Anna’s story is weirder and more harrowing. She is forced to become a “comfort woman” by a high-ranking Japanese officer, Konoi Akira, forcibly addicted to heroin to keep her under control, and trained in the art of kinbaku, a ritualized form of rope bondage and sexual torture. This is why the officer wanted her—to perform kinbaku on him.

Long story short, Nick finds Anna (still addicted) running a kinbaku house in Australia, and decides to take her for a heroin-free cruise on her father’s former sailing ship, in an effort to help her go cold turkey. (Not Anna’s idea, by the way.) They sail into the sunset at the end of “The Persimmon Tree,” leaving us hopeful for their future.

Though I read this book years ago, it made a huge impression on me. It was tightly plotted and pulled me right through the story without a pause. I cared about the characters and rooted for Anna and Nick’s happy reunion.

I subsequently read Courtnay’s magnificent “Potato Factory” historical trilogy based on the life of Ikey Solomon, the model for Dickens’ Fagan character in “Oliver Twist,” plus several other tales. I enjoyed every one of them, even the last one he wrote, “Jack of Diamonds.” I didn’t think it was his best, but he was dying of stomach cancer while writing it, so I thought he deserved a pass.

Which made reading “Fishing for Stars” all the more dismaying. It is, in my opinion, a hot mess. Anna did not respond well to the amateur intervention and stays addicted. She has morphed into a skilled businesswoman with an insatiable appetite for more. Mostly more money, and she isn’t overly choosy how she makes it. She and Nick are lovers, but she won’t allow any touching below the waist as she suffers from vaginismus—a painful cramping of the vaginal muscles. She believes her power lies in preserving her virginity.

Nick admits to being completely satisfied by Anna’s sexual ministrations, but he chunters on ad nauseum about his “need to possess her fully” for YEARS. If I were Anna, I would have dumped him.

Marg Hamilton, the woman with whom he has an affair in his youth, reappears, newly widowed. After several years, she consents to sleep with him again. (I don’t know any men that patient. Do you?) Marg has become a green activist in direct opposition to most of Anna’s commercial activities. The two women call each other “the green bitch” and “Princess Plunder,” and settle down to really despising each other’s guts.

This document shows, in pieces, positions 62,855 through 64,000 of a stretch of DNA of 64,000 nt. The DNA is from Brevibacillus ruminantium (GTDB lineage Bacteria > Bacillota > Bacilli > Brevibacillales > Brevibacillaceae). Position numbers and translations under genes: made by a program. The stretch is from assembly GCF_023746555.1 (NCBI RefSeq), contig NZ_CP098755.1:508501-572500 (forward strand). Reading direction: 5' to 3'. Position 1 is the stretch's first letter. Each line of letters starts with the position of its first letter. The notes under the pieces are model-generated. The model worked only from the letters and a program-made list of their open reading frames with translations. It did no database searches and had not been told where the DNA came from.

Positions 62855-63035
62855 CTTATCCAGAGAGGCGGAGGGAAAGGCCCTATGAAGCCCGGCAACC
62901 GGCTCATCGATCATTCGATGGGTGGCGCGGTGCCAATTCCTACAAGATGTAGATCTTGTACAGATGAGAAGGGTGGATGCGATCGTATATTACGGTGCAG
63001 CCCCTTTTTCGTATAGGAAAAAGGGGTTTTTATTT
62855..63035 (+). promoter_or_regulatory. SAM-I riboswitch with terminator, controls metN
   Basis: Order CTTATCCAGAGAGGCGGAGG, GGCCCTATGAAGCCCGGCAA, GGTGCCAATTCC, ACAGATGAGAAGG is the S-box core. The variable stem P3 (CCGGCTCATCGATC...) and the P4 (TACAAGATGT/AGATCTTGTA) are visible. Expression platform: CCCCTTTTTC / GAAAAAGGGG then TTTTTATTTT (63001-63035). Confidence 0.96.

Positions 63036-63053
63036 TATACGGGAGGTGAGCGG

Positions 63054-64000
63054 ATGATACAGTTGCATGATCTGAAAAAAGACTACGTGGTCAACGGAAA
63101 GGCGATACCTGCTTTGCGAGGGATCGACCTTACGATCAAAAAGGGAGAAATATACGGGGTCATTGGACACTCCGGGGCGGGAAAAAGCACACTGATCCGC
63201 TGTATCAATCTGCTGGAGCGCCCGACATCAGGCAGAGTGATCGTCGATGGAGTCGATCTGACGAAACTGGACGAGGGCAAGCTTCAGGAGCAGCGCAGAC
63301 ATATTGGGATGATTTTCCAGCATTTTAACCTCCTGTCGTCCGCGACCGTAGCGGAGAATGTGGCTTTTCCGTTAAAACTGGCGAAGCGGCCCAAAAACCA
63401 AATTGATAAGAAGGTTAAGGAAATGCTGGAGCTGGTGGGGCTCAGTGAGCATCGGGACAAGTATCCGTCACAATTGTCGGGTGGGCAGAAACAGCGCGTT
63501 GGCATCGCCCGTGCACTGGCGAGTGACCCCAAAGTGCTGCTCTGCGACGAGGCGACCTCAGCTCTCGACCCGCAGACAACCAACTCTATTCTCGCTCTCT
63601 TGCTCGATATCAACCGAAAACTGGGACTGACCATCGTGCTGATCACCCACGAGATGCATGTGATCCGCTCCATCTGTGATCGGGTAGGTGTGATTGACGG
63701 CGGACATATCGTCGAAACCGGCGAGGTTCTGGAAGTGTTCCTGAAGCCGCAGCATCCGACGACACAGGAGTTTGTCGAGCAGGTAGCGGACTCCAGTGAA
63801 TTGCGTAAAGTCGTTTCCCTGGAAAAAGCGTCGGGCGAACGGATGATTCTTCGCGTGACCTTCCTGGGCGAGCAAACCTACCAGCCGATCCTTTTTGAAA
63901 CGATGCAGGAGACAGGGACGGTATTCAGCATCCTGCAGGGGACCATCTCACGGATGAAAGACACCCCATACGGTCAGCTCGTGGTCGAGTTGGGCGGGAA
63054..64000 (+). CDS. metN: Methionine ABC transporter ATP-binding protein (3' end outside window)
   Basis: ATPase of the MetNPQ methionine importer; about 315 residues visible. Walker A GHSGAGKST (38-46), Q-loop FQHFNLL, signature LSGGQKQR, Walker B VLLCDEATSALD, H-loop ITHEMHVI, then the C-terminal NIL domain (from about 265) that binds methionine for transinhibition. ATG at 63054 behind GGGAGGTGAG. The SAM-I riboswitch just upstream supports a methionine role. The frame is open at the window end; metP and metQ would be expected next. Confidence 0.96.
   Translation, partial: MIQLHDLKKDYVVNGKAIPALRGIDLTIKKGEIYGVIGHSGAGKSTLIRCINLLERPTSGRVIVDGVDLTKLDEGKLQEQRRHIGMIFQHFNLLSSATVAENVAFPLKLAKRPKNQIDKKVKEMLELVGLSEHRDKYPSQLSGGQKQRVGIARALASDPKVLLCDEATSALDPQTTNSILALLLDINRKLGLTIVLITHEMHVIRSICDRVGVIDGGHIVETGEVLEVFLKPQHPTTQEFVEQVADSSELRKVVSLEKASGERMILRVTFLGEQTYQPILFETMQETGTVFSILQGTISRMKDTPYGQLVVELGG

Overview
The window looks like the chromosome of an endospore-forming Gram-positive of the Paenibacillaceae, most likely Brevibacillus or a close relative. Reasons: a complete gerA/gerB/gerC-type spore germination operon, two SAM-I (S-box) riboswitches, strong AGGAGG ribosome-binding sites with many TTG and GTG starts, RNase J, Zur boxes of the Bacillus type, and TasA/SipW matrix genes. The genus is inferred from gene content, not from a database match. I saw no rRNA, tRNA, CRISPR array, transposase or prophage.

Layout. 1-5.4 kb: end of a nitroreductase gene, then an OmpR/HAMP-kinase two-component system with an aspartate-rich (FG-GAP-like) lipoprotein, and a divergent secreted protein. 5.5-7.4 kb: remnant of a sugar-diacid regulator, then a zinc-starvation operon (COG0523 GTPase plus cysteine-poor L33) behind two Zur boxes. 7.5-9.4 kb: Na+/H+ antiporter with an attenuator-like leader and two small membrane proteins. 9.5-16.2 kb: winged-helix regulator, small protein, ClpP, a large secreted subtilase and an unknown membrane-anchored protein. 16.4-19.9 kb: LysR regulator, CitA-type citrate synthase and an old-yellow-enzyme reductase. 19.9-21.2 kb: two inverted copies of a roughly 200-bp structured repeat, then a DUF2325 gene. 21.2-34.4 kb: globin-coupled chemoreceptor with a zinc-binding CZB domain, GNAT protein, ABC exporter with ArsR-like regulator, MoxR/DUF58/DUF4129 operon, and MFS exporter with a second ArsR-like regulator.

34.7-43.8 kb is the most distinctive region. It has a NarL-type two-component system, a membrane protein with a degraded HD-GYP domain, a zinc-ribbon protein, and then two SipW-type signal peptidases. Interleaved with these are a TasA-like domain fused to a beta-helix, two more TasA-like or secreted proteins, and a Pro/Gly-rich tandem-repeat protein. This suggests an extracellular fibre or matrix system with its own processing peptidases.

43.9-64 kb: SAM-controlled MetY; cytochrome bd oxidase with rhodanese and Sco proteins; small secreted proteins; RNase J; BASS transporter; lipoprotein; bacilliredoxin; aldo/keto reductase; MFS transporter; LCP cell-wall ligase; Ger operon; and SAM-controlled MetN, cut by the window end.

The first third of the book sets the scene and fills in the background for those who haven’t read “The Persimmon Tree.” Not brilliant, but readable. The second part of the story is an action-filled, well-plotted visit to Japan, where Anna confronts her old nemesis Konoi Akira. We get into Yakuza, the Shield Society, kidnapping, Manga porn, murder and mayhem, and it’s all pretty interesting.

The third part of the book is about Marg and her conservation efforts. It is essentially a long and tedious history of the Green political movement in Tasmania and I almost gave up.

In the end, Marg screws Anna (metaphorically), and Anna screws Marg. Nick spends the whole book as a sort of pingpong ball being batted between these two women.

I have always admired Courtnay’s portrayals of women. They are always three-dimensional, strong portraits, contrasting dramatically with the way men often write female characters. However, the way Marg and Anna are written in “Fishing for Stars” turns them into two equally unpleasant viragos—an impression heightened by the narrator, Humphrey Bower. (I listened to the audiobook.) Bower—who is brilliant at accents, from southern Black American to Japanese­—plays Marg as an unusually sniffy school librarian, and Anna as a bitch.

In the final analysis, “Fishing for Stars” is a bad book by a good author, and a very disappointing finale to the characters I loved in “The Persimmon Tree.” I strongly encourage you to read Courtnay’s other work, in particular “The Persimmon Tree,” “The Potato Factory Trilogy,” and “Brother Fish.” You won’t be disappointed.

Cover Reveal: Fire in the Ocean

As I have mentioned before, my second novel, “Fire in the Ocean,” is coming out from Diversion Books in February 2018. Diversion’s art department came up with a spiffy new cover for “The Obsidian Mirror,” which will be re-issued along with the debut of “Fire in the Ocean”:

New cover for “The Obsidian Mirror”

“Fire in the Ocean” is the sequel to “The Obsidian Mirror,” and features the same cast of characters. New twist, though–the book is set in Hawai’i on the islands of Moloka’i and Hawai’i (the Big Island).